|Beantown in the Rockies|
|Written by Sherry|
|Saturday, 19 January 2008 07:15|
Cardinal Sean O'Malley of Boston is spending a snowy week here in the mountains of Colorado leading a retreat for the seminarians of the diocese at St. Malo's Retreat Center. He has posted a lot of photographs of St. Malo on his blog, including pictures of Pope John Paul's visit there in 1993 (when he was in town for World Youth Day) .
St. Malo's has a spectacular setting as you can see but the retreatants won't be going for many strolls since the temps will be well below freezing all week and the wind chills will be truly chillin'. (it's spectacularly beautiful, frosted, sunny and very cold here this morning so I can only imagine what is is like 1700 feet higher with 45 miles a hour wind gusts!)
Cardinal Sean (as he referrs to himself on his blog) writes about the Archdiocese of Denver's practice of having their candidates for the priesthood spend an extra "spirituality" year before beginning their philosophy studies.
"It is yearlong program for spiritual formation with emphasis on prayer and apostolic service to the poor. Being here gives me an opportunity to hear from the seminarians themselves about how they have experienced that year. At St. John’s in Boston, we have been sending seminarians out to Creighton University, a Jesuit school in Nebraska, for a similar program, but it lasts only a summer rather than a full year."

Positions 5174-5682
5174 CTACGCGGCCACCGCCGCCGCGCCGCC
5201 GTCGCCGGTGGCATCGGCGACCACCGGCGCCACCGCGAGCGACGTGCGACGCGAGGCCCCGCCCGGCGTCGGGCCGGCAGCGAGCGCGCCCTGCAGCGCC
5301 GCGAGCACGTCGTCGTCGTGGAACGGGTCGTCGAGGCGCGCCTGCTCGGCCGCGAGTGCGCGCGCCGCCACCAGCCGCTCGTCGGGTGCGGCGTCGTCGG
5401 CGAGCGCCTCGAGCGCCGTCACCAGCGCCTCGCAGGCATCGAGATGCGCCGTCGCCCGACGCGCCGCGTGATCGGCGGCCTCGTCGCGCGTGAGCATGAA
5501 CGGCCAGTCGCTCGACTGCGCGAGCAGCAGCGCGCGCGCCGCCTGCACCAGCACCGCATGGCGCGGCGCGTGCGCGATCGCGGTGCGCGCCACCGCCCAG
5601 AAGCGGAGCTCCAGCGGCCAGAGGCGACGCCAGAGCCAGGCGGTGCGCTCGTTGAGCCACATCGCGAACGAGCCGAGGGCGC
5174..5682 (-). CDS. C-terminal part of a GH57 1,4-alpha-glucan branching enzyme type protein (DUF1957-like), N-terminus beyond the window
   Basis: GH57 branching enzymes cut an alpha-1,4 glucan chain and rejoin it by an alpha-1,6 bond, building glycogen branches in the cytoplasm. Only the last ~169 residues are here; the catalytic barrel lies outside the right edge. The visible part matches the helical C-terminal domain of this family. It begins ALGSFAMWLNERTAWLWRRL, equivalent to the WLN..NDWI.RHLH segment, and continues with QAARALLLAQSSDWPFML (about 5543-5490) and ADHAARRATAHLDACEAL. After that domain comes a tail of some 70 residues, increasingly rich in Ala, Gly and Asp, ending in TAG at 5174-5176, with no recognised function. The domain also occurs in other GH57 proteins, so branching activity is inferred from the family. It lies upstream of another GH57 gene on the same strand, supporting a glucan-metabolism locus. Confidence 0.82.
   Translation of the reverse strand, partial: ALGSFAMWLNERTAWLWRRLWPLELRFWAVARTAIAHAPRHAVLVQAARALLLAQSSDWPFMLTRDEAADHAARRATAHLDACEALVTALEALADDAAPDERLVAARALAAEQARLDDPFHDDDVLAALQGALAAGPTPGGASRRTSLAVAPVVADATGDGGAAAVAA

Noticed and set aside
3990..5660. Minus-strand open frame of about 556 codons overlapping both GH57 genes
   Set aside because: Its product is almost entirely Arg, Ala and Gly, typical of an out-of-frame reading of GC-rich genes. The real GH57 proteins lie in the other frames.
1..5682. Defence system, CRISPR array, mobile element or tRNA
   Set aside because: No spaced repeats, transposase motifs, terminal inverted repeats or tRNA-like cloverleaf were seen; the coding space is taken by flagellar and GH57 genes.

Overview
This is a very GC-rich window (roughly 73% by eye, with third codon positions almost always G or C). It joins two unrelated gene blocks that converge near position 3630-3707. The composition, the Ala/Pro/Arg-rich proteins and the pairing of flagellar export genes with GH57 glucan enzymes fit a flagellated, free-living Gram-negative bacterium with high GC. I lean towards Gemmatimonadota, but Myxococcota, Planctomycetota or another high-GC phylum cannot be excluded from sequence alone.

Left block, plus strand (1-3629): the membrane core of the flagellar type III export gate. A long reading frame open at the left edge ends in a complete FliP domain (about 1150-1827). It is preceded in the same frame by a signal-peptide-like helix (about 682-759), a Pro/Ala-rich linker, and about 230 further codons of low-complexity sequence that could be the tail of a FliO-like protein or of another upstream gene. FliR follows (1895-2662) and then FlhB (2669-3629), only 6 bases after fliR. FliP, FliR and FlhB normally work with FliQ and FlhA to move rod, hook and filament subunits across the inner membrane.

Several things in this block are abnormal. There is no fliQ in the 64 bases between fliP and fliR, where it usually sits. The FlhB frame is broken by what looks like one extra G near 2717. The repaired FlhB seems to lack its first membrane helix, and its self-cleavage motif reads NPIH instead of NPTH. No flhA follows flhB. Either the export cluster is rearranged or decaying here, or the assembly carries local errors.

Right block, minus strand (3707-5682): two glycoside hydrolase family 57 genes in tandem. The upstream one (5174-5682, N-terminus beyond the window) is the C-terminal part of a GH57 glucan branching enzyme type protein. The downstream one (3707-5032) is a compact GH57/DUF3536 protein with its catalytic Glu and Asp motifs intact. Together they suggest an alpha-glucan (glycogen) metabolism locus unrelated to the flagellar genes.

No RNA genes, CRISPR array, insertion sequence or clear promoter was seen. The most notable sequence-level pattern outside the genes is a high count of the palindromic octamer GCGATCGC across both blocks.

The idea of both the additional "spirituality" year in Denver and the Institute for Priestly Formation at Creighton (about which I had heard fabulous things) is the personal spirituality - the intentional discipleship - of seminarians. As I have heard from both Michaels and from other priests, the intellectual focus of seminary is considerable and constant -but the integration of the spiritual and human aspect of their lives has often received less attention, especially in the recent past. That is changing dramatically now - and in some very creative and powerful ways.
I've been in touch with some of the faculty and students of IPF who see a significant correlation between our work at the Institute and theirs. Take a moment to browse their website - its very impressive.
I've had a long post brewing for a while on this whole subject - but it is one of those posts that requires real thought, work, and time - and I'm going to be working at full speed all weekend trying to get caught up before the next round of trips and workshops so this isn't the day. Visiting the IPF website is a good way to stimulate your own thinking on the topic.